The subject depicted, Ayuba Suleiman Diallo, was born (1701 -1773) in Bondu, Senegal, and was also known as Job ben Solomon. He was a famous enslaved Muslim victim of the slave trade.

Ayuba was an extremely rare exception in the slave trade. Due to his intelligence and monetary ability, he was able to legally escape the hardships of slavery and return back home to Africa. His memoirs were published, in English and French, as one of the earliest “slave narratives”, a first-person account of the slave trade, in Thomas Bluett’s “Memories” (1734).

Ayuba Diallo came from a prominent family of Muslim religious leaders. In 1730, Ayuba and his interpreter Loumein Yoas were near the Gambia River to trade slaves and paper. They were captured by invading Mandingoes and sold to factors of the Royal African Company.

Once in America, as a slave Ayuba was placed in charge of the cattle but ran away and was captured at the Kent County Courthouse. There he was discovered by a lawyer, Thomas Bluett, who was impressed by Ayuba’s ability to write in Arabic. So Ayuba was allowed to write a letter in Arabic to James Oglethorpe, Director of the Royal African Company who purchased him for ₤45 and sent him to the London office of the Royal African Company.

Bluett and Ayuba travelled to England in 1733. Bluett arranged for Ayuba’s stay in Cheshunt in Hertfordshire. Once more Ayuba was scared to be enslaved and pleaded Bluett again. The Englishmen in London and surrounding provinces who had met Ayuba collected money to obtain Ayuba’s freedom. He was then able to fraternise with London’s elite, working for Hans Sloane as translator of Arabic into English and was in the company of many prominent people, including the Royal Family. In July 1734, Ayuba returned to Africa.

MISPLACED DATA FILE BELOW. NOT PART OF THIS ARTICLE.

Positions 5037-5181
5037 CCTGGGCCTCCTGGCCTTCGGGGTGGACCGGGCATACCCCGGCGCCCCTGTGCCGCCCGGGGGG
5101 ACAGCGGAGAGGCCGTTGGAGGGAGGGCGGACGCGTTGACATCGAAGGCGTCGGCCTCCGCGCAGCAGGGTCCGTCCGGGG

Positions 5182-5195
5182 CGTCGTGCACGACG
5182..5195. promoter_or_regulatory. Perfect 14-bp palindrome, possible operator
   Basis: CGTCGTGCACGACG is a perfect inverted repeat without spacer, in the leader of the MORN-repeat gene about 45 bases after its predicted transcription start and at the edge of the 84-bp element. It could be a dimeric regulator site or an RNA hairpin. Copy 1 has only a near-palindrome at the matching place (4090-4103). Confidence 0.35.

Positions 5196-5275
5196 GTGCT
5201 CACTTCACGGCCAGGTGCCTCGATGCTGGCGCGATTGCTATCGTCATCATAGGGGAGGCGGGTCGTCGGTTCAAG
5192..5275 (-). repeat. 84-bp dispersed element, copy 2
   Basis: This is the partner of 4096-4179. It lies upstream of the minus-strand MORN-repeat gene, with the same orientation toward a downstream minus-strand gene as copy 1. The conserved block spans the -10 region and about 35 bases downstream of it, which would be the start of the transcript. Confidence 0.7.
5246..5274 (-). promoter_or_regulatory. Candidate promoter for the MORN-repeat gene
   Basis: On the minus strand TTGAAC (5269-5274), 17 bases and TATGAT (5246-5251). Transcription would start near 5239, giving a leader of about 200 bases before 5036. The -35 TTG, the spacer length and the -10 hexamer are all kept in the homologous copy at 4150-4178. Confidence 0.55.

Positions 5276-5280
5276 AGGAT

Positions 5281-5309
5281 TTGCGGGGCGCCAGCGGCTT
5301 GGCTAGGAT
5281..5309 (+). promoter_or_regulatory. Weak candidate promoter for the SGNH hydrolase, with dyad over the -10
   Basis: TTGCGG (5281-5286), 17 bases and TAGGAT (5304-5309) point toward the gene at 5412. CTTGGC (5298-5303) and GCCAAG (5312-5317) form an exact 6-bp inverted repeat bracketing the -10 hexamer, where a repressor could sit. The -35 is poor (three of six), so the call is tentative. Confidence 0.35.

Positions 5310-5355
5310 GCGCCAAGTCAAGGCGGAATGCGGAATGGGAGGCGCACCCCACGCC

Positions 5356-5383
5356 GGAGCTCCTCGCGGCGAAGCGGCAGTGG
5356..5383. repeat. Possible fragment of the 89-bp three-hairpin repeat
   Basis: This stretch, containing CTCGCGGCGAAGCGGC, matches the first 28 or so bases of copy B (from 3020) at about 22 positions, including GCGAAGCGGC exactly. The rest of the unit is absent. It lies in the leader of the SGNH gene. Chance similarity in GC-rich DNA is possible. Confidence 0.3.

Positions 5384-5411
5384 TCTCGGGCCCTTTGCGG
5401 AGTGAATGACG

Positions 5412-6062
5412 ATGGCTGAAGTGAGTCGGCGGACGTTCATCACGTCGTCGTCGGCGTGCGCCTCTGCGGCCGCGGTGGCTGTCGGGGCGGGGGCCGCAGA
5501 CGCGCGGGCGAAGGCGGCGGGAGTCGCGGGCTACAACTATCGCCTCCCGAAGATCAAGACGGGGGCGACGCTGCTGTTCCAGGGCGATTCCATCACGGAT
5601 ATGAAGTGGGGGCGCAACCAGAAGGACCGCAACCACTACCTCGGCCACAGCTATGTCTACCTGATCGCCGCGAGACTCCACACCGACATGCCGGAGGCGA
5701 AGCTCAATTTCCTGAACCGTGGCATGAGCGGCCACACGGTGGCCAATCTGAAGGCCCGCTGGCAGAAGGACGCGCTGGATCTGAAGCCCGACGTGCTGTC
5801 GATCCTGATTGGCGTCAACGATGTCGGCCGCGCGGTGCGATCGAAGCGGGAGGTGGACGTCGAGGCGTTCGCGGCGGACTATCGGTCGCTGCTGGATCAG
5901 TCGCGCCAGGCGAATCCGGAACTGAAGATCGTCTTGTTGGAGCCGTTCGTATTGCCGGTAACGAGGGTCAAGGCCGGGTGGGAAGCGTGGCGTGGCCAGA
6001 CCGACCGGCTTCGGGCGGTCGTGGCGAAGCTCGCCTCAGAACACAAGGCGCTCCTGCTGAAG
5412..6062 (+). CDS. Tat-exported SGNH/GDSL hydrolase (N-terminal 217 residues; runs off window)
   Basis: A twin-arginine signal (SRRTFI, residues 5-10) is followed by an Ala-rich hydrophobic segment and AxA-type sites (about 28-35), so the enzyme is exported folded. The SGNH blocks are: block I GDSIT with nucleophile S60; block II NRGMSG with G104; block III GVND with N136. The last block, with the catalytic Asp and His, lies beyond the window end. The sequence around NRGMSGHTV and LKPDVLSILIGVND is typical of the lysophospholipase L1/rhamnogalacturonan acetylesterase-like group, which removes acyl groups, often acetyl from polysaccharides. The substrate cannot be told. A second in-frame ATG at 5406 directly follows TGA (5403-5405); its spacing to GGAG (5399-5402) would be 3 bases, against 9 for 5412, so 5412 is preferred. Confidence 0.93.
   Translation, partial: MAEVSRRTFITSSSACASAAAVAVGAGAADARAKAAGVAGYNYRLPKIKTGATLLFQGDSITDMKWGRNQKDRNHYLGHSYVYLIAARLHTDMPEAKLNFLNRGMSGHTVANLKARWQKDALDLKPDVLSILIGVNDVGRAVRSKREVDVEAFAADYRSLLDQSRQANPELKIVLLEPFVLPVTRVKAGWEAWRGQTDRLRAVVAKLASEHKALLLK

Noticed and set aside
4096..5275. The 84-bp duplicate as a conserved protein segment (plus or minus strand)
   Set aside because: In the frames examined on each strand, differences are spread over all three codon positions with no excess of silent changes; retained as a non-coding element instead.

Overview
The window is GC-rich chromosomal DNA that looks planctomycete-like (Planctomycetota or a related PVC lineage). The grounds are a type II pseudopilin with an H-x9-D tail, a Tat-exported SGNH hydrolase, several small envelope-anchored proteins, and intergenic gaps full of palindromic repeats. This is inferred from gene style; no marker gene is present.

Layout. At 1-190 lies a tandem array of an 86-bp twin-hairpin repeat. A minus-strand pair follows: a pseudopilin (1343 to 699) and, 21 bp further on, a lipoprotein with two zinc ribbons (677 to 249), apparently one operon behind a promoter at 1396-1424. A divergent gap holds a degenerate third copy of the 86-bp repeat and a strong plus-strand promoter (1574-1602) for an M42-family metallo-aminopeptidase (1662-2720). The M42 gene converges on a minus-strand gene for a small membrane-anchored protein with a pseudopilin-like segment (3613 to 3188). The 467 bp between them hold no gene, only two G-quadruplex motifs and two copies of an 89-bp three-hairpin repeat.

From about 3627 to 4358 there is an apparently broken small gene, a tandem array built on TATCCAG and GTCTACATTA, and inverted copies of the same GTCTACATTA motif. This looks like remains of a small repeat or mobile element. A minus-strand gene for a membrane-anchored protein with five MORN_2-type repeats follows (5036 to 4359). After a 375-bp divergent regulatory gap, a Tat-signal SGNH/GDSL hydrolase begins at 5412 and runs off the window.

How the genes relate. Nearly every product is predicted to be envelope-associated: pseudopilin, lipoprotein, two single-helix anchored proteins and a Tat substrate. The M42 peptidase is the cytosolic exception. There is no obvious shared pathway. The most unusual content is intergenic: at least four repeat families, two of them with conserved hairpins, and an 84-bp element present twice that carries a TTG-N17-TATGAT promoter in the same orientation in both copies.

Ayuba, however, faced further troubles. In June 1736, he was imprisoned or held as a parolee by the French. Ayuba may have been targeted by the French because of his alliances with the British. He was held perhaps for a year by the French, when Ayuba’s local countrymen, rather than the British, secured his release. He later sent letters to the London RAC to visit London, but this request was denied. His death was recorded in the minutes of the Spalding Gentleman’s Society in 1773. 

William Hoare of Bath RA (1707 – 1792) was an English painter and printmaker, co-founder of the Royal Academy noted for his pastels. Hoare received a gentleman’s education. He was sent to London to study under Giuseppe Grisoni, who had left Florence for London in 1715. When Grisoni returned to Italy in 1728, Hoare went with him, travelling to Rome and continuing his studies under the direction of Francesco Imperiali. He remained in Rome for nine years, returning to London in 1737/8.

William Hoare was the first fashionable portraitist to settle in Bath. He obtained numerous commissions, the most important being for official portraits of social leaders of the day and political men. He was closely involved with the running of the Royal Mineral Water Hospital in Bath from 1742.

The portrait of Diallo by William Hoare was previously believed lost, and not seen in public until 2010. The National Portrait Gallery launched an appeal to raise its cost of £554,937 to prevent its export but it is property of Qatar Museum Authority, purchased at Christie’s in November 2009.

The National Portrait Gallery is grateful to Thomson Reuters for generously supporting the tour.

Ayuba Suleiman Diallo portrait is on exhibition at the National Portrait Gallery, London.